As for the work of that “independent” review board — convened by Hillary Clinton — Hicks was interviewed by that board, but never had a chance to read their conclusions before they were issued. Somehow, oddly enough, the board didn’t tell us everything we heard about today. And that board has faced criticism for not interviewing other key players — not that you would know that from reading today’s L.A. Times article.
Three paragraphs from the end of the piece, this tidbit is neatly buried: “Hicks said he was disgusted when he heard U.S. Ambassador to the United Nations Susan Rice say on television Sept. 16 that the attacks stemmed from a protest over an anti-Islamic video. There was no protest, Hicks said.” So that revelation is about as far from prominent as you can get.
What about the pressure on Hicks to keep his mouth shut? And the retaliation he suffered when he did not?
Yup, you guessed it. As remarkable as it ought to seem given that this story was written by an ostensibly professional journalist working for a large metropolitan newspaper, there is not a single, solitary word in the article about any of that.
Disgusting partisan hackwork.
Let’s examine the faithfulness which with this story adheres to the blueprint outlined above. Pretend nothing remarkable happened? Check. Prominently note that today’s hearings have been described by Democrats as partisan? Check. Unquestionably report findings of “independent” accountability review board? Check. Bury or omit harmful facts? Check, checkity check check CHECK.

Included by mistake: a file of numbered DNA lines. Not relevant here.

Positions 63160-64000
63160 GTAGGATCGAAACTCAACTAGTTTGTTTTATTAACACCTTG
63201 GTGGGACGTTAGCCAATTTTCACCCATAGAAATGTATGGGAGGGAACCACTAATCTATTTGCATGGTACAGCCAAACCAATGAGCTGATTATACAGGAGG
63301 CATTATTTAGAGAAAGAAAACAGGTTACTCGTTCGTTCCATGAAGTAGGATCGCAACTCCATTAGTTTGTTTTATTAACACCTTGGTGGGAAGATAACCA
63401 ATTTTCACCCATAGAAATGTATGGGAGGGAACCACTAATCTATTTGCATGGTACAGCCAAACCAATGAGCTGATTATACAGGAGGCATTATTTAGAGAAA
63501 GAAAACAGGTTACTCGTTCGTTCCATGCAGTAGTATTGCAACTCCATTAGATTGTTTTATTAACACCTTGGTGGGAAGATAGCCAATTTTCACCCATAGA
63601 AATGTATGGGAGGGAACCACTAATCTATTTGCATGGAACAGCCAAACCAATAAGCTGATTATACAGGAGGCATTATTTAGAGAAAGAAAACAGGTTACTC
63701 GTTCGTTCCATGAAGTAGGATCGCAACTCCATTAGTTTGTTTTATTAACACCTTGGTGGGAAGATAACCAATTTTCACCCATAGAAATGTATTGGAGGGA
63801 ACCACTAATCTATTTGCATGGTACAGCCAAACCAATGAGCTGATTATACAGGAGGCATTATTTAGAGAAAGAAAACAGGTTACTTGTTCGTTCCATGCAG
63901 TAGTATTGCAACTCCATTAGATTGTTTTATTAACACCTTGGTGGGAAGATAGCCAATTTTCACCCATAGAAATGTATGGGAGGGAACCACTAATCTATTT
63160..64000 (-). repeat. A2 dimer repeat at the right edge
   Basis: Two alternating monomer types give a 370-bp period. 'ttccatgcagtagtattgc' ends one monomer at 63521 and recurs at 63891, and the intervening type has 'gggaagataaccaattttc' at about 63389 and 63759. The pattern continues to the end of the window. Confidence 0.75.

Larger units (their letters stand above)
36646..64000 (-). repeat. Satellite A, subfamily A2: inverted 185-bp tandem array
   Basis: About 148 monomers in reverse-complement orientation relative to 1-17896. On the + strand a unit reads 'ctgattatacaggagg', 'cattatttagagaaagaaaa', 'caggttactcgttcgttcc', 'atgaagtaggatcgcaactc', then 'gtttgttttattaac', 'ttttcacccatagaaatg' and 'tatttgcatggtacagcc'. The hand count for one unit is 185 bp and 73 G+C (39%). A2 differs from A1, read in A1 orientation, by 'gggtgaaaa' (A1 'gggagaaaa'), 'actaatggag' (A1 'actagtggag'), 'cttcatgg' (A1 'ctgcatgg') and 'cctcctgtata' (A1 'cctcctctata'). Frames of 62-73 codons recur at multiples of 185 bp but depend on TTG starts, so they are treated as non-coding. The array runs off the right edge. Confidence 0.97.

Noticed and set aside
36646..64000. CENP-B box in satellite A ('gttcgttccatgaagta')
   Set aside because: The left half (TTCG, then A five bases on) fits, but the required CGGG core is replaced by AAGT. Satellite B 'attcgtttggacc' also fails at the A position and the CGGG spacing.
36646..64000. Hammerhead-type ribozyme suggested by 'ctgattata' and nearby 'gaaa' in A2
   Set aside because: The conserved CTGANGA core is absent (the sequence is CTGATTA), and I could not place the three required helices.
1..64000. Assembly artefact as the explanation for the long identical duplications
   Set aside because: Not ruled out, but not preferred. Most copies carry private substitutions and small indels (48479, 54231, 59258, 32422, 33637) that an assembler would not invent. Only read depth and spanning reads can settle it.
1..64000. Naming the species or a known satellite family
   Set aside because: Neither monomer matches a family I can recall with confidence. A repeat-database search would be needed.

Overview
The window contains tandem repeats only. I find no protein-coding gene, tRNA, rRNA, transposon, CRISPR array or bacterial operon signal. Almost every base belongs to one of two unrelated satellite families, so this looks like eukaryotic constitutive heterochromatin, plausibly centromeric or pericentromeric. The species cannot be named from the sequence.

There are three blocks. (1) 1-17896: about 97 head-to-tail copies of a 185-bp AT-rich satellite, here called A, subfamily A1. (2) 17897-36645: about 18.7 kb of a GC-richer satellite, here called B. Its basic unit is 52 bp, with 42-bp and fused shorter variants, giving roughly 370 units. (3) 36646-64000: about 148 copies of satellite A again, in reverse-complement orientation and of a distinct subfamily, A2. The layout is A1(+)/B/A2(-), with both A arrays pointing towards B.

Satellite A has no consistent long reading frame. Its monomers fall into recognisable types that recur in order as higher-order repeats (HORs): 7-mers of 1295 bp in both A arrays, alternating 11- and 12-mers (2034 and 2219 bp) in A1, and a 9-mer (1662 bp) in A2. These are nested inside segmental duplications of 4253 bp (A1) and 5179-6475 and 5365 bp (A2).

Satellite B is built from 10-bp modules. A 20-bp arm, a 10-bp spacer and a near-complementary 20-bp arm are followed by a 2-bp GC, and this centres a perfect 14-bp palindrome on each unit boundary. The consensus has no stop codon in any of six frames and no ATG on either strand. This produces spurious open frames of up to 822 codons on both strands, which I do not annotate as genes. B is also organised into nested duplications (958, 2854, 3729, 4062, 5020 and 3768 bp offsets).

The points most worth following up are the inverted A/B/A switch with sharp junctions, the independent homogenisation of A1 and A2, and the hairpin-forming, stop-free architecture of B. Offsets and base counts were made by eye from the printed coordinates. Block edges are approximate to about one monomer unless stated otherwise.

Mr. Dilanian, did you not watch today’s hearings, or are you just furiously spinning without any regard to a huge story that might not benefit the political party to which you obviously swear allegiance? Yes, sir, it is every bit that obvious — and my question is rhetorical. I know you watched the hearings, and I know that you are hiding the truth from your readers. It is an utterly shameful performance.
Mr. Dilanian: to you and your editors on this piece of misleading garbage, I say: I hope the Koch brothers buy your paper. I hold that hope so bad I can taste it. You are obviously one of the types who say they would leave if that happened. You are exactly the type of reporter who should leave. Your story is utterly dishonest and journalistically shoddy. You belong in D.C. as an Obama flack, not in Los Angeles as a purported journalist.
Leave. Take your spin to the political machine. Get out of my city and get off the pages of my city’s newspaper.
UPDATE: You want to know how terrible a job Dilanian did on this? He makes the New York Times coverage look responsible and fair.